Wednesday, March 21, 2012

A surprising connection with the past found at Sunday mass in San Salvatore

Sunday, March 18
I took a dozen photos, and though this is hard to read,
it is the best I could get without bringing it portable
My second Sunday in the San Salvatore church is much like the first, though more people—about 60—attend, and I find a pleasant surprise after everyone leaves. This time I sit in the very front, and everyone has to pass by me when they leave, but nobody says anything to me. I leave and ride around the town for a 15 minutes. When I pass by again, the church door is still open but nobody is inside.

During the service, I had noticed that names were engraved in various places on the pillars and walls of the church. It seems that the interior of the church was refinished around 1960, because most of the names are dated a few years before or after that date. I assume the names are of people who donated towards the work. I have remembered that some years ago, my cousin Al told me that when he visited here in the 1970s, he talked to a priest who told him that one of the inscriptions is from a Seghieri family who had contributed. Now I am in search of that inscription.

Most of the inscriptions are on dark green marble on the walls that extends from the floor up about four feet. The lower parts of the walls are not well lit, and the inscriptions are a bit hard to find in the dimness, but I do find the Seghieri name near the front, beside an old freestanding confessional. I get down to look at the inscription up close, and what a surprise! The donation, in 1959, was from my dad’s uncle, Seghiero “Jim” Segheiri, along with his wife Leona and Leona’s sister Renata. It reads:
Spouses Seghiero & Leona Seghieri
Sister-in-law Renata Walter

I knew that Uncle Jim and Aunt Leona had made trips to Italy, but I had never talked to them about the trips. In fact, I was only 6 years old in 1959, and even when I was older, I didn’t know Jim and Leona well, though what I would give now to be able to sit down and pepper them with questions! I would especially like to know for sure where the old Seghieri house is, or was, although a half dozen other questions spring to mind in just a few seconds of thought. What became of the house when the last of Jim’s siblings moved to America? How did Nonno meet Nonna Anita Seghieri, Jim’s sister? What Seghieri relatives did Jim meet on his trips to Italy? What can he tell me about his mother and father, my great grandparents?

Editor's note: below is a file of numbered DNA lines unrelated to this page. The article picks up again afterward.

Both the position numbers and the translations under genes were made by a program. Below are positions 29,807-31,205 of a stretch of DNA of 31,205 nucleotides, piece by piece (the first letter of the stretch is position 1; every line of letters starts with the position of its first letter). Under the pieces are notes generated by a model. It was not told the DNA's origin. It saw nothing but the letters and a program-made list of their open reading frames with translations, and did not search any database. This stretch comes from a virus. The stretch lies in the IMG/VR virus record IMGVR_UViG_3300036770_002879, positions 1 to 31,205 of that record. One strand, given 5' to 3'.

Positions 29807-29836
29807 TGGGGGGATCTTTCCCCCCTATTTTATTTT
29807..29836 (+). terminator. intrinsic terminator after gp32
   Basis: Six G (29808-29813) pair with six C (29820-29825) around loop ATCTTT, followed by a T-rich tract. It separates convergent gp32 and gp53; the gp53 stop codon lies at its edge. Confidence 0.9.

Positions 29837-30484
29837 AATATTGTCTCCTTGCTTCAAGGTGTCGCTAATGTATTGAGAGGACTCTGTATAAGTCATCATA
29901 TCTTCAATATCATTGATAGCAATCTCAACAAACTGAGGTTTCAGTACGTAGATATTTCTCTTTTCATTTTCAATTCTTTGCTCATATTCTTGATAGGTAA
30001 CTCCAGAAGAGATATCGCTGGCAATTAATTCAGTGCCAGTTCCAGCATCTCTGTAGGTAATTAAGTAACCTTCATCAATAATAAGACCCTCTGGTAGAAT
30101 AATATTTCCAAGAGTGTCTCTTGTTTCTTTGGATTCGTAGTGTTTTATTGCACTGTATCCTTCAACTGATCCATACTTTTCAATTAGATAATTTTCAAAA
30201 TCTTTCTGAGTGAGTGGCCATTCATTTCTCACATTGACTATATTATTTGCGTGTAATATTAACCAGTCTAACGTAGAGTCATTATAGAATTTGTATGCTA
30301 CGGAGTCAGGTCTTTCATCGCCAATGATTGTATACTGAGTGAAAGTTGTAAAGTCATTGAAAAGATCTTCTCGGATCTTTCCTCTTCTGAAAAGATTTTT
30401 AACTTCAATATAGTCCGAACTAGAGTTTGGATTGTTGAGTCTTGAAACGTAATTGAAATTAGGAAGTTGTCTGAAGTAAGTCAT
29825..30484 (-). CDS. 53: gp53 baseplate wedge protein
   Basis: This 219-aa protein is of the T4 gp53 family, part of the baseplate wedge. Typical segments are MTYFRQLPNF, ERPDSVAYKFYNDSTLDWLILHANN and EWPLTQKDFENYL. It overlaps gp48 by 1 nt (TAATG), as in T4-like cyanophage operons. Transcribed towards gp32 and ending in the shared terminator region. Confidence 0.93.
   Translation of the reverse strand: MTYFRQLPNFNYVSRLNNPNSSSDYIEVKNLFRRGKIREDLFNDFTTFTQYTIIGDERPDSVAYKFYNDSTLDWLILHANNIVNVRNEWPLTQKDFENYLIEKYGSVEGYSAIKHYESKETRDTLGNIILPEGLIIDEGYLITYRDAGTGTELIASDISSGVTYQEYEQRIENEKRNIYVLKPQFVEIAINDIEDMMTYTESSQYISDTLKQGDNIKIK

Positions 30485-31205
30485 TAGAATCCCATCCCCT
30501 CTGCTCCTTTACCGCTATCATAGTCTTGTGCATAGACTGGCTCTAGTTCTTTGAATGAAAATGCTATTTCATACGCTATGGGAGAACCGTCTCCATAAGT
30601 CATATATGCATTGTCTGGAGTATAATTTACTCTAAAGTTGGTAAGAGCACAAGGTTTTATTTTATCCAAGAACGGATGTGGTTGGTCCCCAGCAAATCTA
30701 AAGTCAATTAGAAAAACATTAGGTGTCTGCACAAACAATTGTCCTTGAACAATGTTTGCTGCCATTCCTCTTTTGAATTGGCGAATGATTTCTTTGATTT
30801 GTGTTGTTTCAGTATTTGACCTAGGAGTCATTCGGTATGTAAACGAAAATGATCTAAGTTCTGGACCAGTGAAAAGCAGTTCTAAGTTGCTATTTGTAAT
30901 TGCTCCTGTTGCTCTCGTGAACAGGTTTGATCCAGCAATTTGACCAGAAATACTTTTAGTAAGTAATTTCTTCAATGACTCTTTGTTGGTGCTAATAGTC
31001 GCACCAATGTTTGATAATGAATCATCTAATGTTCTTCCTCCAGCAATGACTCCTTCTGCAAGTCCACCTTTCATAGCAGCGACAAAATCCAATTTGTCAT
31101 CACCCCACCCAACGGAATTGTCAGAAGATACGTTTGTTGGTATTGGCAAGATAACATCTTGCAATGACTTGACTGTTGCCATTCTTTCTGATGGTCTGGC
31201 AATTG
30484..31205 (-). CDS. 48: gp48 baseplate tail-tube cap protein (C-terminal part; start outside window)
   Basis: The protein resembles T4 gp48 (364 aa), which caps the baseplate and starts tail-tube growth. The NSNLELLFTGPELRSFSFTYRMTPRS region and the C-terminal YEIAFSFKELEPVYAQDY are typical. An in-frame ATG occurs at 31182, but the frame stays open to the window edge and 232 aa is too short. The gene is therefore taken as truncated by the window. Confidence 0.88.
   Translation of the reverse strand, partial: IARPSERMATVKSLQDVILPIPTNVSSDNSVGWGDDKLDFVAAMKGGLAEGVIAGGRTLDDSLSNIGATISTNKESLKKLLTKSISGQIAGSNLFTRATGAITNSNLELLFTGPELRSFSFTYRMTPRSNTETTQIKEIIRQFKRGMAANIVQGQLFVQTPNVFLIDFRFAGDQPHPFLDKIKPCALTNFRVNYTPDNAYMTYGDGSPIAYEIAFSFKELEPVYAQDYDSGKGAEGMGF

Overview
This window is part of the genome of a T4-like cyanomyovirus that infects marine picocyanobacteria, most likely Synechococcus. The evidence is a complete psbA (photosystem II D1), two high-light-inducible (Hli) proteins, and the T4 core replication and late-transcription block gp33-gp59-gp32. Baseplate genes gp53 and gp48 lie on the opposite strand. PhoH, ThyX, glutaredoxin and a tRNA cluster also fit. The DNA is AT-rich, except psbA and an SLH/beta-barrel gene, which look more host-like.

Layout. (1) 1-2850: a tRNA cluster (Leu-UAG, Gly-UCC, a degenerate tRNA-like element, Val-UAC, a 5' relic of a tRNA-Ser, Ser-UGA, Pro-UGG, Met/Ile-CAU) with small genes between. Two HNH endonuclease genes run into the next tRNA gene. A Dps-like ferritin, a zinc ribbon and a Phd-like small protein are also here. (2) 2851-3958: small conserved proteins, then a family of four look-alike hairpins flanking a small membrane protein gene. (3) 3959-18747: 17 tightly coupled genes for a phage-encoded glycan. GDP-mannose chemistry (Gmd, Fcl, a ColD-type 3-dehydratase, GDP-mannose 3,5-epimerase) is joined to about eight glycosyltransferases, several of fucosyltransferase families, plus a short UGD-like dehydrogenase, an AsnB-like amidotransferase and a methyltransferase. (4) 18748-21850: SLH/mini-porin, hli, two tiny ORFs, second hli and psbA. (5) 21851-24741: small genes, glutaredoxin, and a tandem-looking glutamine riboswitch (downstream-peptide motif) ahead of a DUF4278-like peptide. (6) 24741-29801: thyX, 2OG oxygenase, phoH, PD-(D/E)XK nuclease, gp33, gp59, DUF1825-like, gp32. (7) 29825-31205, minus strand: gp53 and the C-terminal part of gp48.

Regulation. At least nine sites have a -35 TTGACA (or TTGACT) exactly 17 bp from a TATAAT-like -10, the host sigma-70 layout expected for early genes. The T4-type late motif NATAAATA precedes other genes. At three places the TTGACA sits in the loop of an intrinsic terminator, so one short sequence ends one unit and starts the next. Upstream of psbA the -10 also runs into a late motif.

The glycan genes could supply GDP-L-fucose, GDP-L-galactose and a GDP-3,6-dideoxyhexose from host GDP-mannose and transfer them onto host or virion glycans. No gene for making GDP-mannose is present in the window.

I head home and dash off e-mails to cousins Gloria and Lita Dawn. Cousin Al is deceased, but I want to know what Gloria remembers about the church in San Salvatore. She writes back that she doesn’t think Al actually saw the inscription up close, and neither do I, because I’m sure he would have said more about it. It is a real pity he didn’t see it up close, because the Renata Walter listed was his mother! Gloria doesn’t think that Renata made a return visit to Italy, but I assume that Jim and Leona came back from a trip, told Renata that they planned to donate to the church remodeling, and Renata contributed as well.

Leona and Renata Donati first came to America in 1909 from San Romano, about 100 miles north of San Salvatore, when they were 8 and 6 years old, respectively. In 1924, Renata married Alfredo Spadoni, the father of Al, so I have ties to the Donati family on both the Spadoni and Seghieri sides. When Alfredo passed away in 1944, Renata remarried Ralph Walter, which explains the way she is listed on the inscription.
Seghiero "Jim" Seghieri is probably
about 15 when this photo was
taken in Italy.

I also hear back from Dawn, Jim’s granddaughter, who writes that she has a lot of photos that Jim took on his trips back to Italy: “He was the family photographer and made us sit through many slide shows after their trips to Italy. At the time, they were terribly boring. With your familiarity and experiences in Italy, you might recognize many of the images photographed.”

Dawn is my age—actually I am two days older—so of course she would have had trouble sitting through the slide shows, but we are both excited about getting together and looking at them now, perhaps during the coming summer or fall. She also sends me copies of an old photo of her nonno and a letter that he received from San Salvatore, written by his mother not long before her death in 1910.

I have come here in part to explore my roots, and it is moments like today that make me feel that the connection, though distant in years, is still strong.

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